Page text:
Seldom do I simply shut down an idea due to a lack of funds; I generally try to ascertain more information about the need for the funds and suggest that they may not come and the timeline for procuring them may not be short, but I am willing to fight for funding if I see that the purpose is to improve conditions of learning for students and the passion for doing so is authentic. Most innovators seek ways to work around funding restraints and seek other funding possibilities, but they need to feel that they have license to do so, and many need to be encouraged in this.
Time to Try
Another common hindrance to innovation is a lack of time to innovate. Different institutions have ways to provide time for innovators. Most innovators seem to find the time outside of the school day because of their passion for innovating; however, educators also need to be given opportunity to innovate with colleagues and students without fearing repercussions for not accomplishing some other objective. Though after-school programs for students and professional learning with other adults may be one way to accomplish this, teachers with innovative ideas should be given some freedom within the regular daily schedule to innovate, such that the focus and purpose of the innovation is consistent with goals for the students and school. Many times, an innovative practice will result in more productive use of time even if it is initially an interruptor in the daily schedule.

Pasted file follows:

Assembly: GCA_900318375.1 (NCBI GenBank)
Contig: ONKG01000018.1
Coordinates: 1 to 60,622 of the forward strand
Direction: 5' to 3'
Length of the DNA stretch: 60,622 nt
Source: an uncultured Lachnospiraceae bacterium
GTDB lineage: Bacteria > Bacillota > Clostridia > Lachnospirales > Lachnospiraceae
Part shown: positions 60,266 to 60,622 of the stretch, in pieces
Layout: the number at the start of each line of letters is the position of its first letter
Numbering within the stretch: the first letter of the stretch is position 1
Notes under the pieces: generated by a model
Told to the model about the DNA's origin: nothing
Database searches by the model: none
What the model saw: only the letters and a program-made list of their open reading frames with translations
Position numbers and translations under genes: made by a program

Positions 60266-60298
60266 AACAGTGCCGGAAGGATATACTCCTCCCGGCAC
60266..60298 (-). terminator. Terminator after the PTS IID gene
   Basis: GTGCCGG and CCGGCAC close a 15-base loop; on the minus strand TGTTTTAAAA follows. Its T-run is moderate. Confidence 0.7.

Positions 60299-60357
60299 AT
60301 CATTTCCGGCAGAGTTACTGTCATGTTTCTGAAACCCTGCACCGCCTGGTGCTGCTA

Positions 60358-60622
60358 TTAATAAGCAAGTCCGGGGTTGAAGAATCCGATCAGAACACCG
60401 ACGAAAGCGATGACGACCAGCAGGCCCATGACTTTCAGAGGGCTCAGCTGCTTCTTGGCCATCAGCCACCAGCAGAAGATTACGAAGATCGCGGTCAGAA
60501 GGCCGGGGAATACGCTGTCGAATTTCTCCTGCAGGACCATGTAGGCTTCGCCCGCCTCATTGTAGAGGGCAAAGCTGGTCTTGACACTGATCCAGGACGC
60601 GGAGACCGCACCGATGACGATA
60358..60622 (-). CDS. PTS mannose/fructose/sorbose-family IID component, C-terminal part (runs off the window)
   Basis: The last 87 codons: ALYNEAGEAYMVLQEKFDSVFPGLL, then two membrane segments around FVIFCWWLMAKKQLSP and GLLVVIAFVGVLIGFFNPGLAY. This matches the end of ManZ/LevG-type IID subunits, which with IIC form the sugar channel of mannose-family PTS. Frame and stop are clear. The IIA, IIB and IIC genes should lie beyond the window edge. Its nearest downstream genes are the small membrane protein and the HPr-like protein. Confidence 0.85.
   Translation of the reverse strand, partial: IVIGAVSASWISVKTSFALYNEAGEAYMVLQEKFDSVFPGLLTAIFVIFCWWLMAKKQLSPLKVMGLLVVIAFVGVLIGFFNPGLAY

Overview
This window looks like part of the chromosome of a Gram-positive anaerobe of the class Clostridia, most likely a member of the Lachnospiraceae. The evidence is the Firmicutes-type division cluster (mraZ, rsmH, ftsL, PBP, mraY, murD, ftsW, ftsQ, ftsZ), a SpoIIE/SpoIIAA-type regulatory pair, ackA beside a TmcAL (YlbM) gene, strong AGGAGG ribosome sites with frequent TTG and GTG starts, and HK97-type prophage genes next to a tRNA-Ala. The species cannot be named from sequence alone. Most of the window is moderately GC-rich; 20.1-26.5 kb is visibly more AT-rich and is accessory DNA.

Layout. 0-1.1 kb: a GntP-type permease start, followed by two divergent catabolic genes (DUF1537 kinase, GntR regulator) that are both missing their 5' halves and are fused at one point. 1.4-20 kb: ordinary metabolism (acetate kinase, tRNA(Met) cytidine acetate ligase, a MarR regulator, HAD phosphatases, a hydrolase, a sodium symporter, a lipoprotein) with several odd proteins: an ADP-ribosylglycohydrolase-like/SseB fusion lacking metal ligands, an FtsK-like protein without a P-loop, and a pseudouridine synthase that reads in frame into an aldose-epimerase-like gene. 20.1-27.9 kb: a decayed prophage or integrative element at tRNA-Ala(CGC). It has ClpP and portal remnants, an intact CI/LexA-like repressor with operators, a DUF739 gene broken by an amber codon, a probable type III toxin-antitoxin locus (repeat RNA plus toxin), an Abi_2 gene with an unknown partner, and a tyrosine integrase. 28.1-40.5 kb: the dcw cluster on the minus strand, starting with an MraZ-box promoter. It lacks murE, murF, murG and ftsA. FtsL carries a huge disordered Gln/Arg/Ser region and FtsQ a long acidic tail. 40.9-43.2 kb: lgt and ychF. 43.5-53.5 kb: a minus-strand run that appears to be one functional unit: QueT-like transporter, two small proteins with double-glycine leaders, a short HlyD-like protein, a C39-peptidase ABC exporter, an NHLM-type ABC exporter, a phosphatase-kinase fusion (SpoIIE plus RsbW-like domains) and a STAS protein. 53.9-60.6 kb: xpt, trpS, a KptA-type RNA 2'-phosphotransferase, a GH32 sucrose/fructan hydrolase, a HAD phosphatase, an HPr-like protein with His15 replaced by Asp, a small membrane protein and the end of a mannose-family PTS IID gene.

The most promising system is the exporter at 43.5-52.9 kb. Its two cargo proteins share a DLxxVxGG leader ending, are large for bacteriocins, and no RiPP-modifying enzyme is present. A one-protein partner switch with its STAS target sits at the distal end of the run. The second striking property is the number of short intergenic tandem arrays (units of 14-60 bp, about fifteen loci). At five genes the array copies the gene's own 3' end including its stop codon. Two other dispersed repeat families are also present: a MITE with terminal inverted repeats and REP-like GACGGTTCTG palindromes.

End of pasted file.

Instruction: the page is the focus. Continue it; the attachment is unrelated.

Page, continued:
Freedom to Fail (with intent to reflect and refine)
Innovators need to know that if they fail, they won’t be punished for their efforts. Failure can not be a destination which allows an educator to settle, but a place for reflection and refinement which leads to improved practice. Repetitive failure without reflection is a sign of an absence of purpose and a reliance on improvisational methodologies. Failure that leads to complacency or despondency is not to be encouraged since it does not promote positive development, nor does it lead to more innovation. The potential for failure must not inhibit an educator’s interest in innovating further, but failure must be a point for a type of reconstructive surgery, and this may or may not always include additional innovation.